I came across a surprising editorial in the New York Times by Mike Tyson during my 'net wanderings today. Although he focused on his recovery from alcohol / street drugs, I, on the other hand, honed right in to how closely his insights & experiences parallel my own junk (i.e. sugary, starchy) food addiction.
Here is a link to his essay:
Fighting to Kick the Habit
Even the title hits home! Here are some of the more striking quotes:
"For addicts, discipline isn't something to strive for each new year; it’s necessary for every moment."
"I had to replace the cravings for drugs or alcohol with a craving to be a better person."
"I’ve learned that being sober is more than just avoiding drugs or alcohol. It’s a lifestyle focused on making moral choices and elevating the things that make life worth living to the forefront."
"Even with your conscience nagging at you, it’s extremely difficult to develop a sober and moral consciousness without a good support system." Where would we be without our supportive friends, family and SparkFamily? "Recovery is a drawn-out process, and without the continued encouragement of my support system, it would be close to impossible."
"Strangely, times of success are most dangerous for me. When people tell me, 'You’re great' or 'Your comeback is amazing' or 'You’re a god,' I could feed right into it and go get high." Yep, been there, done that...even recently a well-meaning person who hadn't seen me in a while was telling me how good I looked and to myself I replied: Ugh. Don't tell me that! Cuz I know the score. My tight pants knows the score! I have been known to pervert praise as an imaginary "get out of jail free" card. Which we all KNOW doesn't exist, but those well-worn grooves can be so treacherously easy to slide back into!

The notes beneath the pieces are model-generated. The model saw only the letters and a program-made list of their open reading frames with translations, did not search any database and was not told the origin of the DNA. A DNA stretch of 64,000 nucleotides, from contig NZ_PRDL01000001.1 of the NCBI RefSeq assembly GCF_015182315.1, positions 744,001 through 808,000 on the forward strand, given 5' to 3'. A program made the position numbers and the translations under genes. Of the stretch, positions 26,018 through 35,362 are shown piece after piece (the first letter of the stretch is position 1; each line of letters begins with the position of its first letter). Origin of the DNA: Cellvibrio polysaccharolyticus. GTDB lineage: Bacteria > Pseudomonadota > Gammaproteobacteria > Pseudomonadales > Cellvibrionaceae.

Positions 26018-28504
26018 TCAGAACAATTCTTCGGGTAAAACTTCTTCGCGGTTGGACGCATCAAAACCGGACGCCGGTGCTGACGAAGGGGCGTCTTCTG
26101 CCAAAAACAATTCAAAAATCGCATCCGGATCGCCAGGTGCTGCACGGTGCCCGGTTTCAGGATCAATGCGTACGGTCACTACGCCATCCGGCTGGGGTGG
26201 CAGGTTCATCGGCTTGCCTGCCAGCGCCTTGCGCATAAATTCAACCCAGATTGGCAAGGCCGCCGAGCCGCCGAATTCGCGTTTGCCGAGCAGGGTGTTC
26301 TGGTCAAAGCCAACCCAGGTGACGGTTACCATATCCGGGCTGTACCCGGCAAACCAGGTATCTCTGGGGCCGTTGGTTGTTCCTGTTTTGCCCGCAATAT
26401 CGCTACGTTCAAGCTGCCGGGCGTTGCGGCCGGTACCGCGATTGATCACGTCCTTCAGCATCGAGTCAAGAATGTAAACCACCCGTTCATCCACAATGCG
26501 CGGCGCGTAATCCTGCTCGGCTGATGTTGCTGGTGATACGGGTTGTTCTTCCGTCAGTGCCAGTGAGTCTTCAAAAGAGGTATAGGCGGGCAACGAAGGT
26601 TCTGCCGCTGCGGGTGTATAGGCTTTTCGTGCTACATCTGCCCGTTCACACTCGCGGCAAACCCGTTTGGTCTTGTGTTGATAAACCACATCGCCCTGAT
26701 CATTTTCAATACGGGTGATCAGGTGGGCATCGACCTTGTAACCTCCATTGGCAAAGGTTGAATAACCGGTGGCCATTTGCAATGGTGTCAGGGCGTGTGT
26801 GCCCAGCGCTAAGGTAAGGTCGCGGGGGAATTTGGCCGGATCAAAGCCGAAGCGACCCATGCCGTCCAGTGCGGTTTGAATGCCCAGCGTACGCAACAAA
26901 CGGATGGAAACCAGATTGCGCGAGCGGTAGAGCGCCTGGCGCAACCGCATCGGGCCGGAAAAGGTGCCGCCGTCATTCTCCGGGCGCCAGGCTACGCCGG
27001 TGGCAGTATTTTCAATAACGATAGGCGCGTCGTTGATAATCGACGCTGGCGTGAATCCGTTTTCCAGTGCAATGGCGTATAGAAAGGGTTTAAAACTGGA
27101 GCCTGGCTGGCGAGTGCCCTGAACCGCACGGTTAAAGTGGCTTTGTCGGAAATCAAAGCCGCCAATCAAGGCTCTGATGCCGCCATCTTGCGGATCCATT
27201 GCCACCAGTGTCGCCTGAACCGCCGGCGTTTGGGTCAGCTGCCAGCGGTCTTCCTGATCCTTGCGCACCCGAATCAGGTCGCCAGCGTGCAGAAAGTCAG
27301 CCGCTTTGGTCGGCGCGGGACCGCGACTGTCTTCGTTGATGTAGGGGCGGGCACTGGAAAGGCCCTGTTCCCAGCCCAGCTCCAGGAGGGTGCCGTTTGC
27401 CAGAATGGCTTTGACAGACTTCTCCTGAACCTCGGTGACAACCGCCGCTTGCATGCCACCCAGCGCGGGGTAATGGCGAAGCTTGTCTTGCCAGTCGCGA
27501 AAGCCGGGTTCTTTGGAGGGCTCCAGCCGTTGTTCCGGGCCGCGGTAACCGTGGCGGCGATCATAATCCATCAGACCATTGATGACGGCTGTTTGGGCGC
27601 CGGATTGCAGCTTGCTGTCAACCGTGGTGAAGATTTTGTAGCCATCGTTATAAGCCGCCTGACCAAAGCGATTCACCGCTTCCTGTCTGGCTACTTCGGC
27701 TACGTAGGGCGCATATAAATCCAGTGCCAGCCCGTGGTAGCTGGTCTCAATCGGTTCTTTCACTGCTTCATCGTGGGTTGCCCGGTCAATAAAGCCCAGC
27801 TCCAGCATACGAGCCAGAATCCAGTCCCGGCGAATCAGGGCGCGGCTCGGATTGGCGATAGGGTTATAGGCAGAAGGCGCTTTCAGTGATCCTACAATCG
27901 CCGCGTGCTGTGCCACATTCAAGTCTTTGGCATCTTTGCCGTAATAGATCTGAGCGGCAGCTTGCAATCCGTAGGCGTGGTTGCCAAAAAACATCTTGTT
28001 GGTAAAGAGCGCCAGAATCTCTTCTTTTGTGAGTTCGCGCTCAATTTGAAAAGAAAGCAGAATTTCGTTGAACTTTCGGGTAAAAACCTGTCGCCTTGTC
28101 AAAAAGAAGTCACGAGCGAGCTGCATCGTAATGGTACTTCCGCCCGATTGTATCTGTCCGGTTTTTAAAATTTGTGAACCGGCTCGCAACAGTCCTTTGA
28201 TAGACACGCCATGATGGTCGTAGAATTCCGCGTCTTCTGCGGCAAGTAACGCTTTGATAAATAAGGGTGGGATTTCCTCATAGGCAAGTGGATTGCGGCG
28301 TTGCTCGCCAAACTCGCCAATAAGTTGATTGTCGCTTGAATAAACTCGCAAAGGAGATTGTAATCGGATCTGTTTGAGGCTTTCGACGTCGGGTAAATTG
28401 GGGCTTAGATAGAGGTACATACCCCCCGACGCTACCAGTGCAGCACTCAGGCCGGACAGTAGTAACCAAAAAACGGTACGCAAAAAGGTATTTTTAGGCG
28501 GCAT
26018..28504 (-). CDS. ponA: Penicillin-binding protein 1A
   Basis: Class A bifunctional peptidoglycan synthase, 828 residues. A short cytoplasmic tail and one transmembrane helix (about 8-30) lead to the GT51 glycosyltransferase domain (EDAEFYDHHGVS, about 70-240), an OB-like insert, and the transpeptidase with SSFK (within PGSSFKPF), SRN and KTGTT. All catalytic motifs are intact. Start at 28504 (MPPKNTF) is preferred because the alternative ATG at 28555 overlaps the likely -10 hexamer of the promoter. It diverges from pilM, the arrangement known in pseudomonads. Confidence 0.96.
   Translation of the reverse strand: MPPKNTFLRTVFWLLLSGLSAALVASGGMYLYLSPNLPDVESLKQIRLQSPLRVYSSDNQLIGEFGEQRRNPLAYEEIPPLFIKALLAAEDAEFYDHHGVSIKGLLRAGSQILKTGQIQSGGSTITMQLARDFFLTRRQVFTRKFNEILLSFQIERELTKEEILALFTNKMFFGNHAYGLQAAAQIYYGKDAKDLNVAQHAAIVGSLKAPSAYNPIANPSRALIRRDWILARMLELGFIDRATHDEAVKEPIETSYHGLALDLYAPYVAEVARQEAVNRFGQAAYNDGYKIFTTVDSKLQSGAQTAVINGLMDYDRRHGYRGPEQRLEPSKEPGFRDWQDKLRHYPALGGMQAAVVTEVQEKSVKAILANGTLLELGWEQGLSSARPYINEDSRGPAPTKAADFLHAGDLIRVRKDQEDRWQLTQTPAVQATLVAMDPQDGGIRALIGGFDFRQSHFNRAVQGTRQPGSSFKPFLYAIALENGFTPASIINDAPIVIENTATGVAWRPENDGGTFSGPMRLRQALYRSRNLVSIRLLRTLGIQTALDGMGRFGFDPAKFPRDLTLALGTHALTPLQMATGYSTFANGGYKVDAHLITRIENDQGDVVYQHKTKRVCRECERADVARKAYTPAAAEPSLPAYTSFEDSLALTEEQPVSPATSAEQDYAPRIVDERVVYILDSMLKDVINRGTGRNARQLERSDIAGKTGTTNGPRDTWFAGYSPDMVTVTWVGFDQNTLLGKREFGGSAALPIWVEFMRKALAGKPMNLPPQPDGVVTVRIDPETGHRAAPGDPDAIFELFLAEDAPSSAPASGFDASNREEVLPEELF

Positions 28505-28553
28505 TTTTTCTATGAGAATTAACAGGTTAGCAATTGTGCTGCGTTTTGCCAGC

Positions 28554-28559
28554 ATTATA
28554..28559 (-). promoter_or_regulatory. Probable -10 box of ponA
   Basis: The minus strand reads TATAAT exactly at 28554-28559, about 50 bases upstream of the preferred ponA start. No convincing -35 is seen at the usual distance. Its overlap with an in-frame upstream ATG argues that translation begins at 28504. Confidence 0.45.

I know I've seen similar thoughts / struggles from those well into maintaining weight loss: "even though I hadn't been using for five years, all that time I just didn't feel comfortable in my skin."
And near the end he shares a lesson I've recently re-learned, re-honed: "I had learned not to beat up on myself. I remembered that relapse is a part of recovery." Congrats Mike and thank you for passing along your insights!
This is day 3 since my re-set. Tracking & low carbing absolute essentials to where I want to be!
I also GREATLY appreciate the HUGE tip shared by WATERMELLEN (check out her recent blogs:
I've since signed up for Steve Siebold's FatLoser program (Mental Toughness Program for Dieters) and have begun reading his free e-book:
and doing the work.
In other news, I was disappointed today to have my allergy problem, which may be more than allergies, I'm beginning to suspect, prevent me from getting out on one of the increasingly rare days when we can cross country ski in our area. I've been sneezing uncontrollably, runny eyes, raw nose from blowing, headaches (which I rarely get) and absolutely zero energy. Despite that I have been able to put together a terrific soup with beef broth, crushed tomatoes, kale, onions, garlic, jalapenos, a smidgen of pumpkin left over and black beans.
AND I've wrapped up my third day of tracking. Sure I feel lousy with my allergies, but hey, no matter what, I can always choose what to eat!
Monday I see my old allergy doc, hopefully get to the bottom of these spells which come and go and knock my socks off!